The Brookland Cafe
3740 12th Street, NE
Washington, DC 20017
(202) 635 6307

Wednesday, July 22, 2009

"I feel like a pig, but a happy pig"

In a city with so many dining choices, I am often weary of places with a long line and an overflowing (or simply non-existent) waiting area. Perplexed as I am by the hordes outside of Lauriol Plaza or Café Bonaparte on any given weekend (hardly worth the aggravation or the wait), I've come to accept the line outside of Georgetown Cupcake as part of its charm/business model.

With my penchant for reservations (and the honoring thereof)it is no wonder I hardly ever make it up to 2 Amys. But M. is back in town for a few weeks, and she had a hankering. More importantly, we had a car, and it was almost 9 PM. As is true of most things in life, the secret to 2 Amys is timing. The five us got there 30 minutes before the pizza oven was shut for the evening and were promptly seated in a smaller room, accessible through the back of the main dining room. Since the restaurant is great for families, this gave us some extra insulation from the hustle and bustle, if slightly slower service.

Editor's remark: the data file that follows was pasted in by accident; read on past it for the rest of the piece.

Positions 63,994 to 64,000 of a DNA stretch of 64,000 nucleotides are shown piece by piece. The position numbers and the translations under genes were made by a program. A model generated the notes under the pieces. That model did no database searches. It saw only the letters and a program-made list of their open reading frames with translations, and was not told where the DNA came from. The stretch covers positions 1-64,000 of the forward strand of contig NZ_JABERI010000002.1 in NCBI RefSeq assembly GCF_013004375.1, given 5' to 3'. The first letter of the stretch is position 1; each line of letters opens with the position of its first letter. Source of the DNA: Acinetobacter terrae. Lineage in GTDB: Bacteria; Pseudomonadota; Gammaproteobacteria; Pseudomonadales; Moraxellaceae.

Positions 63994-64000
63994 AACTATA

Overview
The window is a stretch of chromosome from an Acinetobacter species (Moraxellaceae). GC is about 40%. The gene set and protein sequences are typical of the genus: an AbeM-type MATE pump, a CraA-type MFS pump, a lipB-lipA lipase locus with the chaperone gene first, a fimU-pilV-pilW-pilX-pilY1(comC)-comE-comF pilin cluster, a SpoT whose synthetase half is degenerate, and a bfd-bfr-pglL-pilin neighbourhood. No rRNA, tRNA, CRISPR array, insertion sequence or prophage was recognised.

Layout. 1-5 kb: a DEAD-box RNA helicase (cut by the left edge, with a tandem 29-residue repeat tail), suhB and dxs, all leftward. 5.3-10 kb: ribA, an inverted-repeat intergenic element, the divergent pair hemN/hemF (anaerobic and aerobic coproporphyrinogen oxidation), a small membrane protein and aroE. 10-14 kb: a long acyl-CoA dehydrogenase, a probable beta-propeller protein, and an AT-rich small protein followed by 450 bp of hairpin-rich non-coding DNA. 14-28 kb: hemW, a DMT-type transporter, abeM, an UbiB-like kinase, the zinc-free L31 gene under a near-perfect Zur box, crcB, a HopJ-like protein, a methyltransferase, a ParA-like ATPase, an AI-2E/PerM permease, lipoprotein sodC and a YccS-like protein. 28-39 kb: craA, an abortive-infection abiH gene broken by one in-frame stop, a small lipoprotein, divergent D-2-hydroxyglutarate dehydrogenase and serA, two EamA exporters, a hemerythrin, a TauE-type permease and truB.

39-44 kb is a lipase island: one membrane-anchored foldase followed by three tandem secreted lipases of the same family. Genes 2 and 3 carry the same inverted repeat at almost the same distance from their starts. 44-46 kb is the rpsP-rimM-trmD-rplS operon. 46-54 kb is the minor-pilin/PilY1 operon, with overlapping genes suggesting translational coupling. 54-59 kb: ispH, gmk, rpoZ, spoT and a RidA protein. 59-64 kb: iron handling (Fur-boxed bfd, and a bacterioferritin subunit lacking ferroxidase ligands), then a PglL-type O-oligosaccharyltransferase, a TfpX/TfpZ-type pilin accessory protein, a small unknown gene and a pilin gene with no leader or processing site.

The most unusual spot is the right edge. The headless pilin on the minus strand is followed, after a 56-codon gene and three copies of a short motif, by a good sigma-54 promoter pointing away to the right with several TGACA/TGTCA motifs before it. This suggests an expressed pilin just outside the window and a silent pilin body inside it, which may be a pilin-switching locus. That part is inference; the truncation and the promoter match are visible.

M. and I went for white wine, while the rest of the group had dark beer on tap and tea. My glass of Botromagno was chilled and fruity, extremely aromatic with hints of lemon and lime - a hint of the Amalfi coast in my glass, to further bolster 2 Amy's Neapolitan credentials (certificates on the wall and all).

M. announced her intentions of having half for dinner and half for lunch the next day. It is safe to say we all intended to follow suit, but the warm, thin crust, alone or dipped with the excellent olive oil provided, was too much to resist. B. and I had the Vongole, a white pizza with garlic, capers, parsley, hot pepper, cockels and grana, a hard, mature cheese. The cockels were left on the shell, infusing the entire pizza with a distinct saltiness. J., M. and O. went for the classic Margherita (tomato, mozzarella di bufala, basil), though M. had hers topped with house-made sausage and J. followed suit with prosciutto,fresh slices laid horizontally across the entire plate. These are dishes made with care, and ingredients are there to complement each other. I kept sprinkling my portions with their dry crushed pepper mix. The pizzas are slightly smaller than a dinner plate, and though 2 Amys has an extensive list of appetizers and some very good desserts, we were as full as one should be at 10.30 PM.